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SEL3340 : Romantic Poetry: Journeys of the Imagination

  • Offered for Year: 2020/21
  • Module Leader(s): Dr Meiko O'Halloran
  • Owning School: English Lit, Language & Linguistics
  • Teaching Location: Newcastle City Campus
Semester 1 Credit Value: 20
ECTS Credits: 10.0


In poetry of the Romantic period, other worlds often serve as symbolic sites of self-interrogation and conflict. This module explores some of the ways in which Romantic poets use journeys of the imagination – and imagined places – to address their individual and societal preoccupations. How does their representation of imagined journeys and places question, for example, private or public concerns about the relationship between the poet and society, the role of the imagination, the political dynamics of early nineteenth-century Britain, and changing ideas about religious faith? How do the poets position their work in relation to received literary traditions?

Primary texts may include Coleridge’s The Rime of the Ancient Mariner (1798 and 1817), Shelley's Queen Mab (1813), James Hogg’s Pilgrims of the Sun (1815), Keats’s The Fall of Hyperion (1819) and Byron’s poetic drama, Cain (1821). Throughout the module, we will consider Romantic poets' imagined journeys and uses of other worlds in response to the work of 'high' literary ancestors such as Virgil, Dante, and Milton, as well as popular eighteenth-century ballads of supernatural abduction or visitation.

Outline Of Syllabus

Primary texts may include the work of Coleridge, Shelley, Hogg, Keats, and Byron. Throughout the module, we will consider the poets’ intertextual relationships with predecessors such as Virgil, Dante, and Milton, as well as popular eighteenth-century ballads.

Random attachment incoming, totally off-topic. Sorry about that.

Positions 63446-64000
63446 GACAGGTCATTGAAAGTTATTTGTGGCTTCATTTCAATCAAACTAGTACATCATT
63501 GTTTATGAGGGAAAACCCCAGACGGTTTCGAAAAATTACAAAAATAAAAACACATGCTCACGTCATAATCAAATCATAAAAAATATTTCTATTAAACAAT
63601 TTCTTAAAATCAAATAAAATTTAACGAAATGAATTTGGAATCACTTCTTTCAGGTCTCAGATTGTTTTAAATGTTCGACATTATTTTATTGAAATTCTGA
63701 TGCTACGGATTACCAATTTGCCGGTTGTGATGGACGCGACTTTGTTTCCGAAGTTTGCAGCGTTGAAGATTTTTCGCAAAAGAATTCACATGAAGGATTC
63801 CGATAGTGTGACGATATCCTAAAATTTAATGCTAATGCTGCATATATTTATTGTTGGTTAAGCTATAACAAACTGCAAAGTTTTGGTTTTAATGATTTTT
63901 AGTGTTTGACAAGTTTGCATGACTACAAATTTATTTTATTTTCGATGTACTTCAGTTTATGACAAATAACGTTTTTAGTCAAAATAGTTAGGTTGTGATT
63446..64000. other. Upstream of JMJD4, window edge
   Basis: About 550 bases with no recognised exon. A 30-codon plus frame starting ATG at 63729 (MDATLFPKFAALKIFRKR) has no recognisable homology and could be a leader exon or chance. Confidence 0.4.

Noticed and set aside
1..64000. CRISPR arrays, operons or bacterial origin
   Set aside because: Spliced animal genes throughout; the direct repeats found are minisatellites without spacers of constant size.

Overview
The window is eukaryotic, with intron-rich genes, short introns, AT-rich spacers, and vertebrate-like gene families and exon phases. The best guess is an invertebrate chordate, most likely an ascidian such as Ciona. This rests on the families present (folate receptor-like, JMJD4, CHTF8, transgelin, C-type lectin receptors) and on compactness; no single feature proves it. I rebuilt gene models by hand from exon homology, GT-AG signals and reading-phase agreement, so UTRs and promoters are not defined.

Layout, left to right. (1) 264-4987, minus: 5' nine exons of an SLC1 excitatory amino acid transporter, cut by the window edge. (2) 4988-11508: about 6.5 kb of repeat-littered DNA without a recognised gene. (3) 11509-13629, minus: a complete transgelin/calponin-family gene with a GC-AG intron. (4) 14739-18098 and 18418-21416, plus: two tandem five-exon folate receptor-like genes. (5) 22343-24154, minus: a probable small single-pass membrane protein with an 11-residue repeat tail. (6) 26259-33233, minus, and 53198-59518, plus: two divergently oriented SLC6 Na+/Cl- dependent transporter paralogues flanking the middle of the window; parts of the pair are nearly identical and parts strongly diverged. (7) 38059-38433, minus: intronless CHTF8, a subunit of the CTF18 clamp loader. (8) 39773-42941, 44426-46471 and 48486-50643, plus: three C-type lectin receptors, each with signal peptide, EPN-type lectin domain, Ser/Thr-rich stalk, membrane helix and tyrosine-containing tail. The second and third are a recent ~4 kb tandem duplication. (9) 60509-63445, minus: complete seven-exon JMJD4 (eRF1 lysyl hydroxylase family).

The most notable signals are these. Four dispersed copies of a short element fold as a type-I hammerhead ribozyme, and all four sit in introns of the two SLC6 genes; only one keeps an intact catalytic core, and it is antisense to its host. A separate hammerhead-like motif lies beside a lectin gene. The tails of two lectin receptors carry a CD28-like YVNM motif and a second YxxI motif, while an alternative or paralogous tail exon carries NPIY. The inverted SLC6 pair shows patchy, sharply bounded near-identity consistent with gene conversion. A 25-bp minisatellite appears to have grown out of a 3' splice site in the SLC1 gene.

Teaching Methods

Teaching Activities
Category Activity Number Length Student Hours Comment
Guided Independent StudyAssessment preparation and completion140:0040:00N/A
Scheduled Learning And Teaching ActivitiesLecture111:0011:00N/A
Guided Independent StudyDirected research and reading180:0080:00N/A
Scheduled Learning And Teaching ActivitiesSmall group teaching122:0024:00N/A
Scheduled Learning And Teaching ActivitiesSmall group teaching11:001:00N/A
Guided Independent StudyStudent-led group activity110:0010:00N/A
Guided Independent StudyIndependent study134:0034:00N/A
Teaching Rationale And Relationship

The lectures introduce students to the knowledge outcomes. The seminars allow for the development of knowledge outcomes through close reading of specified texts and the practice of skills, especially oral presentation and interpersonal communication. Throughout the module, students will be assessed for constructive seminar participation and the preparation of study group reports; this will encourage students to engage consistently with all aspects of the module. Students are required to discuss their essay plans with the module leader in a small-group tutorial before the end of the module.

Assessment Methods

The format of resits will be determined by the Board of Examiners

Other Assessment
Description Semester When Set Percentage Comment
Essay1A853500 words
Prof skill assessmnt1A15Oral participation in seminars and preparation of study group reports
Formative Assessments
Description Semester When Set Comment
Essay1MA short mid-semester practice essay
Assessment Rationale And Relationship

Students will be invited to submit a short mid-semester practice essay. This formative work will be returned with feedback before the final assessment.

The 3,500-word essay assesses students' skills in close critical analysis of primary texts, research, writing, and engagement with critical sources. Essays must demonstrate detailed knowledge of the work of at least two of the authors studied on the module.

The assessment of study group reports and oral participation in seminars encourages students to engage consistently with all aspects of the module. Students are expected to complete the required reading each week and meet for small group discussion, taking it in turns to lead the study group and write the group report (1-2 pages). In seminars, students should demonstrate the ability to present ideas orally and respond constructively to their peers.

Reading Lists